Friday, June 18, 2010

tom petty and the heartbreakers "mojo" review

i can usually go for weeks at a time without a new album (the last one, in fact, was the reissued rolling stones "exile on main st."). so it was something of a surprise to walk out of j&r music with two albums on tuesday: the steve miller band's "bingo!" plus tom petty and the heartbreakers' "mojo." miller's first new studio release in 18 years was practically a rarity! but even with an 8 year gap since the petty and the hearbreakers' 20o2 "the last dj," "mojo" is a surprise in the wake of the monster multiple cd, "live anthology," last fall!

petty and the heartbreakers previewed two of the songs, "jefferson jericho blues" and "i should have known," on saturday night live last month. the album has an additional 13 tracks, and a running time of just over an hour. contrasted with miller's 10 tracks, clocking in at just over 30 minutes, petty is giving fans the bigger bang for our collective bucks. in a similar vein, miller issued an album of covers, petty cranked out all new material for this release. i'm a long time fan of steve miller, but petty clearly has his fans in mind with generous content.

the music itself cover a lot of ground, blues, jams, reggae infused, and a hard driving classic rock throwback. my favorite number without question is "i should have known," which channels led zeppelin. mike campbell lets loose his inner jimmy page and really fires up a pair of solos. petty does a workman's job of bringing to life plant's lament, but the song belongs to campbell. the other song of note, "first flash of freedom," conjures up the dead with its elongated jams (actually it reminded me more of phish or, stretching, tea leaf green).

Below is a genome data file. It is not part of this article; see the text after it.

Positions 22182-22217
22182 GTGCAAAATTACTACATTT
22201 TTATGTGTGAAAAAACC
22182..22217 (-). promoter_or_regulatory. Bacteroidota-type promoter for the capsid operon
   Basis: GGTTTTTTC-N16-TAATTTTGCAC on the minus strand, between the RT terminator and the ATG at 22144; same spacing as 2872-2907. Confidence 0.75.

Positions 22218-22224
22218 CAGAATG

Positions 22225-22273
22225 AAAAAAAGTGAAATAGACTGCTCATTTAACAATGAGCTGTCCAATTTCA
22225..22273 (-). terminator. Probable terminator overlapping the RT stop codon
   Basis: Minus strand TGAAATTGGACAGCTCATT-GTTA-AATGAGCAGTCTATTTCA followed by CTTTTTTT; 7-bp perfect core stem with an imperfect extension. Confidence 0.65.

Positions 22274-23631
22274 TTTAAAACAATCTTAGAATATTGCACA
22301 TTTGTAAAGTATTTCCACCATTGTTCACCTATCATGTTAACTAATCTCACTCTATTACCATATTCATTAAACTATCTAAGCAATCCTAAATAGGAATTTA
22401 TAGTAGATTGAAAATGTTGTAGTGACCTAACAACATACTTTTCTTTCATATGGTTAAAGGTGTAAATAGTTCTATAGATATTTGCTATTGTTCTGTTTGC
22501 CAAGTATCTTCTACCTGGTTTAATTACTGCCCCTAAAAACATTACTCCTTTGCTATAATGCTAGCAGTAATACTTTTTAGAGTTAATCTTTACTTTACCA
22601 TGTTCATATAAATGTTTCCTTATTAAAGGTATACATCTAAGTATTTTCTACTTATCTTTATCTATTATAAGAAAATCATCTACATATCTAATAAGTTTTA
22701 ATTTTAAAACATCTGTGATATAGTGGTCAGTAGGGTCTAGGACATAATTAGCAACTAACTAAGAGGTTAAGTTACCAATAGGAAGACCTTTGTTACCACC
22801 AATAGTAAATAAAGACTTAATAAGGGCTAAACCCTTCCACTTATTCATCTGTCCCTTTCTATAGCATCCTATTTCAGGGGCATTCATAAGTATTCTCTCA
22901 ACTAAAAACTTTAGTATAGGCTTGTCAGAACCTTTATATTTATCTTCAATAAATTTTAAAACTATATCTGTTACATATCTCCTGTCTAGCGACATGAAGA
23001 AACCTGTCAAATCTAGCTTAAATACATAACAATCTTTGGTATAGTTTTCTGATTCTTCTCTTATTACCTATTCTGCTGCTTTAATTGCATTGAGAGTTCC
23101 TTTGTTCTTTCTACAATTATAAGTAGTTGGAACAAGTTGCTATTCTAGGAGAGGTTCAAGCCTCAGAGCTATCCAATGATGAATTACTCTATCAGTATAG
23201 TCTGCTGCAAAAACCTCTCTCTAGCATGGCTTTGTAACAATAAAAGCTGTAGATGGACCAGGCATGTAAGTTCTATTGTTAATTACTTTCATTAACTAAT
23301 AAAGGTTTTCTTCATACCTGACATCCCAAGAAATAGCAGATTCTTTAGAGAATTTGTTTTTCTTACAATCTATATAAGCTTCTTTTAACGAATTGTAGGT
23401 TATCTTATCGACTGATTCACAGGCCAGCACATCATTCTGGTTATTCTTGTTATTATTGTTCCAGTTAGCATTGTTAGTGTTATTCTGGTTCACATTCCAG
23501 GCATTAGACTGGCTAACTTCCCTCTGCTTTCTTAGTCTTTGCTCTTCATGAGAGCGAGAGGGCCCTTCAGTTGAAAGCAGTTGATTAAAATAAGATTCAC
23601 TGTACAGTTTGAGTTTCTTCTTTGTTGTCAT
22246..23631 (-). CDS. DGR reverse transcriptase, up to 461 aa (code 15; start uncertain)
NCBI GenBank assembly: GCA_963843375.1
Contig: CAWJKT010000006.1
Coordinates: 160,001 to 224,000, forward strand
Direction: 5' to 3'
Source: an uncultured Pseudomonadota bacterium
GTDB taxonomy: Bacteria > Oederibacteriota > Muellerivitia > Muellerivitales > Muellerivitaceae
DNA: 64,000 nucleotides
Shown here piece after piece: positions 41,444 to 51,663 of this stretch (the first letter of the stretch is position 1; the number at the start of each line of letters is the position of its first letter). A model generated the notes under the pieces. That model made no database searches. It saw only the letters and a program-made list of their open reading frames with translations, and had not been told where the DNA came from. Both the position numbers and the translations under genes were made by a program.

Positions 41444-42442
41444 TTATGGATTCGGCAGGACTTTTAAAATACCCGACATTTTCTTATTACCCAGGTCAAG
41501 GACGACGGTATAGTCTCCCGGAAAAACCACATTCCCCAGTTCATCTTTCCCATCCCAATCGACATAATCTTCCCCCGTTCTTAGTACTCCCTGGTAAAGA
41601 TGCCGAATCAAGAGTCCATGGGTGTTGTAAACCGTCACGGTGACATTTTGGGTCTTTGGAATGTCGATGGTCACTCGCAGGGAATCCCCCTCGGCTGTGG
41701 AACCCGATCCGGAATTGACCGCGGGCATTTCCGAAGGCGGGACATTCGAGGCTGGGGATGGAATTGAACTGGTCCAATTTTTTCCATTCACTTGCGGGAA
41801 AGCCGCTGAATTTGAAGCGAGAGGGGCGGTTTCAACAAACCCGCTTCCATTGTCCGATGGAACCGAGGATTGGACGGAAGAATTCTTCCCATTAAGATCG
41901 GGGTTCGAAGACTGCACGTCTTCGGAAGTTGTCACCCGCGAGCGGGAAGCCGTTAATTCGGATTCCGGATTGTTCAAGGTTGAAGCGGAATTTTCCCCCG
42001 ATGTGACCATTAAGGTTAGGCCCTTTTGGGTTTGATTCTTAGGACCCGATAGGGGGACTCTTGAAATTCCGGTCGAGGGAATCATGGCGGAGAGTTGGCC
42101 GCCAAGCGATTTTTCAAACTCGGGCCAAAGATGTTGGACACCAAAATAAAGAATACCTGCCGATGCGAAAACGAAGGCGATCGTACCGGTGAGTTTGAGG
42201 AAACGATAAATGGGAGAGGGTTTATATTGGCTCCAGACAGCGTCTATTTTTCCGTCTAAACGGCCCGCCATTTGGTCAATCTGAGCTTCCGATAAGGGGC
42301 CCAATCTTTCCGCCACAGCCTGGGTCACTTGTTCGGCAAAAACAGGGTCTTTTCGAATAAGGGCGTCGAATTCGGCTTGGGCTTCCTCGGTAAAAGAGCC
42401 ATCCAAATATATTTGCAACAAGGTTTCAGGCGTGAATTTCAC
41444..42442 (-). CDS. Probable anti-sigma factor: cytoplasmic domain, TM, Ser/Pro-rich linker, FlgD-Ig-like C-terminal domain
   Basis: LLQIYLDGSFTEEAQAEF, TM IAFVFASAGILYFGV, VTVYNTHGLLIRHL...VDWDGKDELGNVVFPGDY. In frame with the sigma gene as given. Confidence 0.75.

petty himself, in interviews suggested the album has an almost allman brothers feel. but the first cut, "jefferson jericho blues," with scott thurston on the harmonica, is all heartbreakers. and, as noted over and over - everywhere it seems - petty sounds so much like dylan these days that their voices are practically indistinguishable at times! look no further than petty's raspy voice "u.s. 41" - a twangy bit of rockabilly, or the more bluesy "takin my time."

there's a reggae infused paen to marijuana in the lamenting "don't pull me over." it could be a quieter coda to straightforward petty rocker, "mary jane's last dance." although, mary jane isn't the only intoxicant covered on this album. "high in the morning" is alcohol infused with lyrics like, "boy that bottle belongs to the devil/better leave it on the shelf." without the campbell electric grooves on that one, "high in the morning" is all county!

there is a lot of variety on "mojo." it also has a classic stripped down sound - thanks to skipping the overdubs in the studio. as petty explained, the album highlights the heartbreakers and their contributions to the sound. in that regard, works - and works well. check it out.

here is the track list:

1. jefferson jericho blues
2. first flash of freedom
3. running man’s bible
4. the trip to pirate’s cove
5. candy
6. no reason to cry
7. i should have known it
8. u.s. 41
9. takin’ my time
10. let yourself go
11. don’t pull me over
12. lover’s touch
13. high in the morning
14. something good coming
15. good enough

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